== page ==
TheInfoList

• 1 Official SI symbol
• 2 History
• 3 Uses
• 4 Conversion factors
• water equal to the cube of the hundredth part of a metre [1 cm3], and at the temperature of melting ice"[2] (later at 4 °C, the temperature of maximum density of water). However, in a reversal of reference and defined units, a gram is now defined as one thousandth of the SI base unit, the kilogram, or 1×10−3 kg, which itself is defined by the International Bureau of Weights and Measures, not in terms of grams, but by taking the fixed numerical value of the Planck constant h to be 6.62607015×10−34 kg⋅m2⋅s−1.[3][4]

The only unit symbol for gram that is recognised by the International System of Units (SI) is "g" following the numeric value with a space, as in "640 g" to stand for "640 grams" in the English language. The SI does not support the use of abbreviations such as "gr" (which is the symbol for grains),[5]:C-19 "gm" ("g⋅m" is the SI symbol for gram-metre) or "Gm" (the SI symbol for gigametre).

History

The word gramme was adopted by the French National Convention in its 1795 decree revising the metric system as replacing the gravet introduced in 1793. Its definition remained that of the weight (poids) of a cubic centimetre of water.[6][7]

French gramme was taken from the Late Latin term gramma. This word—ultimately from Greek γράμμα (grámma), "letter"—had adopted a specialised meaning in Late Antiquity of "one twenty-fourth part of an ounce" (two oboli),[8] corresponding to about 1.14 modern grams. This use of the term is found in the carmen de ponderibus et mensuris ("poem about weights and measures") composed around 400 AD.[a] There is also evidence that the Greek γράμμα was used in the same sense at around the same time, in the 4th century, and survived in this sense into Medieval

The word gramme was adopted by the French National Convention in its 1795 decree revising the metric system as replacing the gravet introduced in 1793. Its definition remained that of the weight (poids) of a cubic centimetre of water.[6][7]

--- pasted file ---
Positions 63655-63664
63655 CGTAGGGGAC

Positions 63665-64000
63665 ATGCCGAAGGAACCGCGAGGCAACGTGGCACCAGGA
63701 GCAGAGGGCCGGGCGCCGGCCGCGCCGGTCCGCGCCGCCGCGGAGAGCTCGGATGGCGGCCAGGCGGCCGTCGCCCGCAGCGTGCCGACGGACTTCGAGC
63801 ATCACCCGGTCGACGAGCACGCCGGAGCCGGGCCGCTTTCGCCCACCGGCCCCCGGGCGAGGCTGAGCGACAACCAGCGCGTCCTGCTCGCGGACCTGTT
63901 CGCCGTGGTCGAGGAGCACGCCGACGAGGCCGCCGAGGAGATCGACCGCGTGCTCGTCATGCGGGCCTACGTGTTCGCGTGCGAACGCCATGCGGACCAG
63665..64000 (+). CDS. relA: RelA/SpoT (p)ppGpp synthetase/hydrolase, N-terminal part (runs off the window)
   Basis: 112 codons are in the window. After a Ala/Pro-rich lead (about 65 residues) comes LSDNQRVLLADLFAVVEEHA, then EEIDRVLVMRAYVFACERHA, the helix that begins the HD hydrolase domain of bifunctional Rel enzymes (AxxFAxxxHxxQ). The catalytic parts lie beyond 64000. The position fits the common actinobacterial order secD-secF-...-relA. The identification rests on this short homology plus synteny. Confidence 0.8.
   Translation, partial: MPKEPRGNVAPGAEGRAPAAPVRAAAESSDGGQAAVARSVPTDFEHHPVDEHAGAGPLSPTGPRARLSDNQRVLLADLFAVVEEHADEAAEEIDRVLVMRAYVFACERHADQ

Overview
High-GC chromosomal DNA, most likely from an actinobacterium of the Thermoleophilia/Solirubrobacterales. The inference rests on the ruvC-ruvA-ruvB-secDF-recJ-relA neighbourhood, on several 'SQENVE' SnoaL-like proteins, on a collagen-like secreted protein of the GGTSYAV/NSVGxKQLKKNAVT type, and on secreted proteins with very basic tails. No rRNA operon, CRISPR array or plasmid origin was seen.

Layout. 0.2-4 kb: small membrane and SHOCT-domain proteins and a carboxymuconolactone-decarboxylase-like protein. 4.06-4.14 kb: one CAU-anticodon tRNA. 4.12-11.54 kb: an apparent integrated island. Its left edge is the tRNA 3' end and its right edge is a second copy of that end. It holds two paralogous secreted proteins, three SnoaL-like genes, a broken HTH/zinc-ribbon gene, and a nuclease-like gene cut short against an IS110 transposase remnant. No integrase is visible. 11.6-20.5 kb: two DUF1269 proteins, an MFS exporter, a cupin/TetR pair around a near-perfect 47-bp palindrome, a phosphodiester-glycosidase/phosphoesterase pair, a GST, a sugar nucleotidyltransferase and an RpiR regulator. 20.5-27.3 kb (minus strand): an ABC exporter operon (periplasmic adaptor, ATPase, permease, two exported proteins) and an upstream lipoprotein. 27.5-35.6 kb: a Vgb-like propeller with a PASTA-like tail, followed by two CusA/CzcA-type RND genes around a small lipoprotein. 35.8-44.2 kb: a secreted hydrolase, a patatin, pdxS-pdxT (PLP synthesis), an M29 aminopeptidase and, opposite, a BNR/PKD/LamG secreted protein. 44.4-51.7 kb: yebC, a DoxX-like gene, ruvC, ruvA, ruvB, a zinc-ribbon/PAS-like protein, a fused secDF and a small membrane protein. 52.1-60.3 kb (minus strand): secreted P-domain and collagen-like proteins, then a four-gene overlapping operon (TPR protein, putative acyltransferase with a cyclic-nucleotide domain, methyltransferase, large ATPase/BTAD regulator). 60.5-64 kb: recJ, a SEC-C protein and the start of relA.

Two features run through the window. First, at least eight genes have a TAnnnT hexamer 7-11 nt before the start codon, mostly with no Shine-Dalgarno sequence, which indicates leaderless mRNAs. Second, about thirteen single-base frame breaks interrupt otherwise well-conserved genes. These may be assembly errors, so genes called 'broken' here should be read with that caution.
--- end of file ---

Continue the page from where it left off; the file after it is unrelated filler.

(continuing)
French gramme was taken from the Late Latin term gramma. This word—ultimately from Greek γράμμα (gr

French gramme was taken from the Late Latin term gramma. This word—ultimately from Greek γράμμα (grámma), "letter"—had adopted a specialised meaning in Late Antiquity of "one twenty-fourth part of an ounce" (two oboli),[8] corresponding to about 1.14 modern grams. This use of the term is found in the carmen de ponderibus et mensuris ("poem about weights and measures") composed around 400 AD.[a] There is also evidence that the Greek γράμμα was used in the same sense at around the same time, in the 4th century, and survived in this sense into Medieval Greek,[10] while the Latin term did not remain current in Medieval Latin and was recovered in Renaissance scholarship.[b]

The gram was the fundamental unit of mass in the 19th-century centimetre–gram–second system of units (CGS). The CGS system co-existed with the MKS system of units, first proposed in 1901, during much of the 20th century, but the gram has been displaced by the kilogram as the fundamental unit for mass when the MKS system was chosen for the SI base units in 1960.

The gram is today the most widely used unit of measurement for non-liquid ingredients in cooking and grocery shopping worldwide[according to whom?].

Most standards and legal requirements for nutrition labels on food products require relative contents to be stated per 100 g of the product, such that the resulting figure can also be read as a percentage by weight.